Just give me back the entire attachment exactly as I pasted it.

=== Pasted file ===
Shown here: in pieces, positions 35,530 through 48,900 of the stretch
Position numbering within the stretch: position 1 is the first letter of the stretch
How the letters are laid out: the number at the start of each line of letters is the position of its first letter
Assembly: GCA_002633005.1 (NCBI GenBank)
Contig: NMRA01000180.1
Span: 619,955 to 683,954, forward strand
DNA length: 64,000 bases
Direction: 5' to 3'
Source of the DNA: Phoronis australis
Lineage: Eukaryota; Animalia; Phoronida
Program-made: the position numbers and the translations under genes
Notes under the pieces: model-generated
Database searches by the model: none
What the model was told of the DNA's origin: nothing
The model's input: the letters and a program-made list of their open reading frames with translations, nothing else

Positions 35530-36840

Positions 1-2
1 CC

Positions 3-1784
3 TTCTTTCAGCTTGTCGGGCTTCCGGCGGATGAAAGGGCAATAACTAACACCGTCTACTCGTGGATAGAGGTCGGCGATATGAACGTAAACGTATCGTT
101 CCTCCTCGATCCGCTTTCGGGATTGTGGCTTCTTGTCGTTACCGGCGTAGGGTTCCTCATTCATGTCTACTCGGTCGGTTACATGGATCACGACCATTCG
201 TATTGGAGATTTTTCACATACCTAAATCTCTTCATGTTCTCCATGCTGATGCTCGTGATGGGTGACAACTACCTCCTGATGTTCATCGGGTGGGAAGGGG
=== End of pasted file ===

Shown here: in pieces, positions 35,530 through 48,900 of the stretch
Position numbering within the stretch: position 1 is the first letter of the stretch
How the letters are laid out: the number at the start of each line of letters is the position of its first letter
Assembly: GCA_002633005.1 (NCBI GenBank)
Contig: NMRA01000180.1
Span: 619,955 to 683,954, forward strand
DNA length: 64,000 bases
Direction: 5' to 3'
Source of the DNA: Phoronis australis
Lineage: Eukaryota; Animalia; Phoronida
Program-made: the position numbers and the translations under genes
Notes under the pieces: model-generated
Database searches by the model: none
What the model was told of the DNA's origin: nothing
The model's input: the letters and a program-made list of their open reading frames with translations, nothing else

Positions 35530-36840

Positions 1-2
1 CC

Positions 3-1784
3 TTCTTTCAGCTTGTCGGGCTTCCGGCGGATGAAAGGGCAATAACTAACACCGTCTACTCGTGGATAGAGGTCGGCGATATGAACGTAAACGTATCGTT
101 CCTCCTCGATCCGCTTTCGGGATTGTGGCTTCTTGTCGTTACCGGCGTAGGGTTCCTCATTCATGTCTACTCGGTCGGTTACATGGATCACGACCATTCG
201 TATTGGAGATTTTTCACATACCTAAATCTCTTCATGTTCTCCATGCTGATGCTCGTGATGGGTGACAACTACCTCCTGATGTTCATCGGGTGGGAAGGGG